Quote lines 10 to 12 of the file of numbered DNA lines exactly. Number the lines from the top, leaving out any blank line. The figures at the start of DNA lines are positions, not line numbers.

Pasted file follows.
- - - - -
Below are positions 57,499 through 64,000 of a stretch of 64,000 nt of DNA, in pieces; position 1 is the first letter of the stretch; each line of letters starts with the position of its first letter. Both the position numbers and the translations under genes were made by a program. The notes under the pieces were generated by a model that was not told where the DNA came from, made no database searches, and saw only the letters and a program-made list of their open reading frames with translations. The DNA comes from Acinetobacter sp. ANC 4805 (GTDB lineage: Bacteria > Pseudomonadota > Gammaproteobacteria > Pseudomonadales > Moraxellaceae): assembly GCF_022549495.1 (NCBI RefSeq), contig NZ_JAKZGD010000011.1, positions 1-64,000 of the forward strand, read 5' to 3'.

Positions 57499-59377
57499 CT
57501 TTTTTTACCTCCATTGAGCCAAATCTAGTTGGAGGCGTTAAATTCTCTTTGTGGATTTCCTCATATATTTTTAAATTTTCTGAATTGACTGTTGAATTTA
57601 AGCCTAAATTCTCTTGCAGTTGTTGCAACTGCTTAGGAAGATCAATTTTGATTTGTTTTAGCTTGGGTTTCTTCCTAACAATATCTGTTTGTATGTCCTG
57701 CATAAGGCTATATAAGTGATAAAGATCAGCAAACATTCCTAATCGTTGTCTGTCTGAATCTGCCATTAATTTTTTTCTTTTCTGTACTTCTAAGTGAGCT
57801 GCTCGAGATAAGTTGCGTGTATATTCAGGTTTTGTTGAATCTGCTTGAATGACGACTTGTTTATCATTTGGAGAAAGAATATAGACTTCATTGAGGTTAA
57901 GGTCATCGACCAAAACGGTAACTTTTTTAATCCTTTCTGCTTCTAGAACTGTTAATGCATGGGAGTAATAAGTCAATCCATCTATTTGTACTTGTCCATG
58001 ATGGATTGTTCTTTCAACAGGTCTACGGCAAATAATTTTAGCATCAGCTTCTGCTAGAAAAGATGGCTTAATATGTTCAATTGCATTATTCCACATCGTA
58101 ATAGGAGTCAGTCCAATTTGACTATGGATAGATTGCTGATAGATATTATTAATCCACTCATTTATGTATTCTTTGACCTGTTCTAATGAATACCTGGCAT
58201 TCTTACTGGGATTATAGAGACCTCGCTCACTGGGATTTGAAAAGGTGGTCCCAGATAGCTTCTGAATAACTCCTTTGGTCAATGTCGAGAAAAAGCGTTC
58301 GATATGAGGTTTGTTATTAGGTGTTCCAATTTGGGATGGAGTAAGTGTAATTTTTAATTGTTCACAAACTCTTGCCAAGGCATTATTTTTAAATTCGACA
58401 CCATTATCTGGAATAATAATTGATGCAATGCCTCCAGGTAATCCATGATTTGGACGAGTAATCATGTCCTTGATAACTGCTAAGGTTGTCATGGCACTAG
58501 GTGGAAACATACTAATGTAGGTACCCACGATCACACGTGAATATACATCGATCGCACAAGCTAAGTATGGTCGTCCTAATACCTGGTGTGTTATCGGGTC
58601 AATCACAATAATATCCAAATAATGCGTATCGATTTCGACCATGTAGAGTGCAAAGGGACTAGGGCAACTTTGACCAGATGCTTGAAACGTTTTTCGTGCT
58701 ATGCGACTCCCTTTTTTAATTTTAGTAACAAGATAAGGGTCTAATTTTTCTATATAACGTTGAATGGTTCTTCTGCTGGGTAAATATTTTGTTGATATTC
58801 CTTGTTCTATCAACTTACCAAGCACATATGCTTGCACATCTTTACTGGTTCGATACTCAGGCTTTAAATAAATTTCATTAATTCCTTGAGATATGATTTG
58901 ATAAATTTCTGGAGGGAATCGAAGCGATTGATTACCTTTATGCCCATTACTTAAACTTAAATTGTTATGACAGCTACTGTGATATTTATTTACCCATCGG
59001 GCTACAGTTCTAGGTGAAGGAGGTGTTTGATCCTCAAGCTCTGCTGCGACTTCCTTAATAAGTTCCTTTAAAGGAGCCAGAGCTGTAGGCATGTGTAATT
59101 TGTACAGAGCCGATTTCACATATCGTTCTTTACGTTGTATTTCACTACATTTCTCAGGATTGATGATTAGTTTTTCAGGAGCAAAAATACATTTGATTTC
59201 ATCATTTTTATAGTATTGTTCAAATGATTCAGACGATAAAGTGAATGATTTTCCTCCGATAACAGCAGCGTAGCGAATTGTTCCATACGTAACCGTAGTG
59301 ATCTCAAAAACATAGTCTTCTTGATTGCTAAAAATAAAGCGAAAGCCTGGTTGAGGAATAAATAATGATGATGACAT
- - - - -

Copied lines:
58101 ATAGGAGTCAGTCCAATTTGACTATGGATAGATTGCTGATAGATATTATTAATCCACTCATTTATGTATTCTTTGACCTGTTCTAATGAATACCTGGCAT
58201 TCTTACTGGGATTATAGAGACCTCGCTCACTGGGATTTGAAAAGGTGGTCCCAGATAGCTTCTGAATAACTCCTTTGGTCAATGTCGAGAAAAAGCGTTC
58301 GATATGAGGTTTGTTATTAGGTGTTCCAATTTGGGATGGAGTAAGTGTAATTTTTAATTGTTCACAAACTCTTGCCAAGGCATTATTTTTAAATTCGACA